The Citizens Coinage Advisory Committee (CCAC) met on June 26, 2012, to review and consider candidate designs for the 5-Star Generals Commemorative Coin Program. In attendance were Chairman Gary Marks, Dr. Michael Bugeja, Robert Hoge, Erik Jansen, Mike Moran, Michael Olson, Michael A. Ross, Donald Scarinci, Jeanne Stevens-Sollman, and Heidi Wastweet.
Per the text of the ‘5-Star Generals Commemorative Coin Act’, the Mint is tasked with creating coins in recognition of five United States Army 5-Star Generals, George Marshall, Douglas MacArthur, Dwight Eisenhower, Henry ‘Hap’ Arnold, and Omar Bradley. All five are alumni of the United States Army Command and General Staff College (CGSC) in Fort Leavenworth, Kansas. The program will include three coins, a $5 gold coin, a $1 silver coin, and a 50-cent clad coin, with surcharges from the sale of coins to be distributed to the Command and General Staff College Foundation to help finance its support of the Command and General Staff College.
Ron Harrigan of the United States Mint read through the descriptions of each of the obverse and reverse designs for the gold, silver, and clad coins, and informed the committee of the recommendations of the Commission of Fine Arts (CFA), who already reviewed the designs, as well as the preferences of the CGSC:
|Design||CFA Recommendation||CGSC Preference|
|Gold $5 obverse||design 2||design 4|
|Gold $5 reverse||design 2 (spell out $5)||design 2|
|Silver $1 obverse||design 8||design 6|
|Silver $1 reverse||design 2||design 2|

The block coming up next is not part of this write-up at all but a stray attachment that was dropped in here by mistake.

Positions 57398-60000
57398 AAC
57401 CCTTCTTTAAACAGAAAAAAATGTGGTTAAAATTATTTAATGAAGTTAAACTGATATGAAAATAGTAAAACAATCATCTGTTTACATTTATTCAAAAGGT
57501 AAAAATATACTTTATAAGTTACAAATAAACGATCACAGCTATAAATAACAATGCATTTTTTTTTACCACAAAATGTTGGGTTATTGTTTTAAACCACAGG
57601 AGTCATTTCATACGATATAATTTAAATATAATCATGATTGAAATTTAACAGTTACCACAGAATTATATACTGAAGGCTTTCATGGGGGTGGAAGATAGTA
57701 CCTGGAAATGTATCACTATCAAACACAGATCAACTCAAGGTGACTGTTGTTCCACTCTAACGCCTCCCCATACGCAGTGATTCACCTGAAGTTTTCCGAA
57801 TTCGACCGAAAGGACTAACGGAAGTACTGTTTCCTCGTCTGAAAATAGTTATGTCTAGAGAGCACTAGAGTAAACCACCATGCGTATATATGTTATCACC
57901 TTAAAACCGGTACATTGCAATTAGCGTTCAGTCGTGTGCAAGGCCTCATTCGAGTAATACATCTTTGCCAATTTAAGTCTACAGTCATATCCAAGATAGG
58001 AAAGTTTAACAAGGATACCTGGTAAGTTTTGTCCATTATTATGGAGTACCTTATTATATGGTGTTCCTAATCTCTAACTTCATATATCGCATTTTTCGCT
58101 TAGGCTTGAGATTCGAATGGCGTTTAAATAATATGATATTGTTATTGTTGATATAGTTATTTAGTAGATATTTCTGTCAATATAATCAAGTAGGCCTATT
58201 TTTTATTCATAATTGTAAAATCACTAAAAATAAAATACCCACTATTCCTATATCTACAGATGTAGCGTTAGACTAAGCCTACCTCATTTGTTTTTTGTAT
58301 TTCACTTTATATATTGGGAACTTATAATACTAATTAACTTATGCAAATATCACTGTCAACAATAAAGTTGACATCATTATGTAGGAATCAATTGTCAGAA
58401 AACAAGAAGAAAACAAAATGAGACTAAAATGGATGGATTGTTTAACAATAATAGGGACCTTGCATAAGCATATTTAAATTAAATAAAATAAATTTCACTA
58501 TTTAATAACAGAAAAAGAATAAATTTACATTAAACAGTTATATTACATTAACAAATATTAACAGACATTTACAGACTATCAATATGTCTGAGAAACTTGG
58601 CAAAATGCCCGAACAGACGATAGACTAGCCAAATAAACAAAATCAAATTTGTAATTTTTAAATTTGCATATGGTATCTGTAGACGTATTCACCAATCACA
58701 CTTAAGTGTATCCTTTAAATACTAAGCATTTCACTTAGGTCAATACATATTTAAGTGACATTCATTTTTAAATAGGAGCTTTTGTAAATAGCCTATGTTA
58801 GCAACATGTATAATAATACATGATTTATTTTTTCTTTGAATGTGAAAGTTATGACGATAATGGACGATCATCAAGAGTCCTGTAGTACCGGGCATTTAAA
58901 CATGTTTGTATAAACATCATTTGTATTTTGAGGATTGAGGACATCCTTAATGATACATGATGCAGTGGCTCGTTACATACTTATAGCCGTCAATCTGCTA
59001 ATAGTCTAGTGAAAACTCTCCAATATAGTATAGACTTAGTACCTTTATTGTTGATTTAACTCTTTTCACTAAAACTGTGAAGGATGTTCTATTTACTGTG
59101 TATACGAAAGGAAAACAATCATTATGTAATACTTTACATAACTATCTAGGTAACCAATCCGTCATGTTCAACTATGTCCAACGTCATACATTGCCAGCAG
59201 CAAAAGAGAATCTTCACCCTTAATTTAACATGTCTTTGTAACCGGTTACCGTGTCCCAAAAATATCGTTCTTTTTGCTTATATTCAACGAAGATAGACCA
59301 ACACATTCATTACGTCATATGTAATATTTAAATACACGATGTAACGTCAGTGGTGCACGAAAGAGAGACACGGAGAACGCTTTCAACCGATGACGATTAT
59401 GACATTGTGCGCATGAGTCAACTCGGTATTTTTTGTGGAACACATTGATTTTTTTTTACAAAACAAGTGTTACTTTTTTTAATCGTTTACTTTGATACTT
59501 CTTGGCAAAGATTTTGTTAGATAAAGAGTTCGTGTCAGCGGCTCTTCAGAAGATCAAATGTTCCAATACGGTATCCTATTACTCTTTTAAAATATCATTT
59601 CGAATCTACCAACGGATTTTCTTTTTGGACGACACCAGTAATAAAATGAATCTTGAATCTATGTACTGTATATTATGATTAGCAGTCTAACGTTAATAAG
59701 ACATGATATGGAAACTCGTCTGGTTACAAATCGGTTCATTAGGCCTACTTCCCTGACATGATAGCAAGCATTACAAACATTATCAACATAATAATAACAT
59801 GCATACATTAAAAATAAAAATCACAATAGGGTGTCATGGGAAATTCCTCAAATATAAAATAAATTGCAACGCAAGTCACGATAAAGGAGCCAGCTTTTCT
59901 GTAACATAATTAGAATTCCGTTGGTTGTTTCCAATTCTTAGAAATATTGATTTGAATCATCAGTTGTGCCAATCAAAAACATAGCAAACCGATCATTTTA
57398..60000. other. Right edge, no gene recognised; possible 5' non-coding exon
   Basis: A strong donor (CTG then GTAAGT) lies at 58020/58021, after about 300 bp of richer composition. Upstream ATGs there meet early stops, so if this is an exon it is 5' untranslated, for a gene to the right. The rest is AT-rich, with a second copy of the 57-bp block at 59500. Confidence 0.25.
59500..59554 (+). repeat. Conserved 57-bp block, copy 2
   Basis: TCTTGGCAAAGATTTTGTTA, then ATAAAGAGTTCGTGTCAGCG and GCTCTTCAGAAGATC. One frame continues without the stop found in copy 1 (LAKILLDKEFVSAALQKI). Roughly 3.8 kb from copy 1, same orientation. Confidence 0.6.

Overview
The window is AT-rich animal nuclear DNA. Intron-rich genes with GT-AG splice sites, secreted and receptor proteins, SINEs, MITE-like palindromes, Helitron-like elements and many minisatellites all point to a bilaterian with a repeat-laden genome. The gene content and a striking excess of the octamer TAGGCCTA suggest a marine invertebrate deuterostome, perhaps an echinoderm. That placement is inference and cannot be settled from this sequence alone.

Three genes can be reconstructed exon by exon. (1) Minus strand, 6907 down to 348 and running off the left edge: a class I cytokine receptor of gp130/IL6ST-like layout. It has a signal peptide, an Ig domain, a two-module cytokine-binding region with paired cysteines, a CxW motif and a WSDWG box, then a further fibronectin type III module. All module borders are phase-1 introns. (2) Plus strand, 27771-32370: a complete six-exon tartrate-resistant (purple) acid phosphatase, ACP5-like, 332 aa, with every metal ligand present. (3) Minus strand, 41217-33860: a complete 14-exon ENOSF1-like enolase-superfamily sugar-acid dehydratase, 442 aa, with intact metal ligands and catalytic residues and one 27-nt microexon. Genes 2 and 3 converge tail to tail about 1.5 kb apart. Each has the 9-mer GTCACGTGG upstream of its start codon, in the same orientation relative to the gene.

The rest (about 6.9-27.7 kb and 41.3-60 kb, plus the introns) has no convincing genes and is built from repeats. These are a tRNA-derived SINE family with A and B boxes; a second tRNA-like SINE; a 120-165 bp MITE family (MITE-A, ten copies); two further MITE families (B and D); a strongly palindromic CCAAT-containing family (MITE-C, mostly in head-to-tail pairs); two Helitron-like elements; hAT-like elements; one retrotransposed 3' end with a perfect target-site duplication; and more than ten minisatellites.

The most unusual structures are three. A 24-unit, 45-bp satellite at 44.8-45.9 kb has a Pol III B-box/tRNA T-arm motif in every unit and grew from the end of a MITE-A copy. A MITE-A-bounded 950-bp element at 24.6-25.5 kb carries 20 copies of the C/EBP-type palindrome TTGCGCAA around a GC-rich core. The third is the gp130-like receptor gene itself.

|Clad 50-cent obverse||design 6||design 6|
|Clad 50-cent reverse||design 3||design 3|
Chairman Marks then proceeded to the next phase of the committee’s standard procedure: ask for a vote to consider for each of the design sets, to reduce the number and speed up the discussion. Gold obverse designs 2, 3, 4, 5, and 6 made it to the next stage, as did silver obverse designs 4, 5, and 6 and clad obverse designs 1, 3, and 6.
Next, the chairman directed the other committee members to copies of the authorizing legislation for the program. He proceeded to read one particular passage, in which the sale of the coins is intended to support the CGSC, and not as coins to commemorate the generals in and of themselves. He argued that in the spirit of the stated purpose of the legislation, the committee should select reverse designs that are emblematic of the college, rather than of the specific general or generals depicted on the obverse. However, only the reverse design candidates prepared for the clad half dollar paid tribute to the college. He made an official motion to consider only the half dollar reverses for all three coins. The motion was opposed by Heidi Wastweet due to the stated preferences of the CFA and CGSC. Erik Jansen added that this situation could have been avoided had the committee been engaged in the design process sooner; Chairman Marks replied that the recently published blueprint on coin design excellence addressed that situation. The motion carried 7 to 3.
With its modified paradigm, the committee started its design discussions, starting with Chairman Marks. He stated simply that these are military men, and should be depicted as such, and to him, that meant headgear. Regarding the reverse designs, he indicated his preference that a lamp, a crest, and an eagle be selected for the different denominations.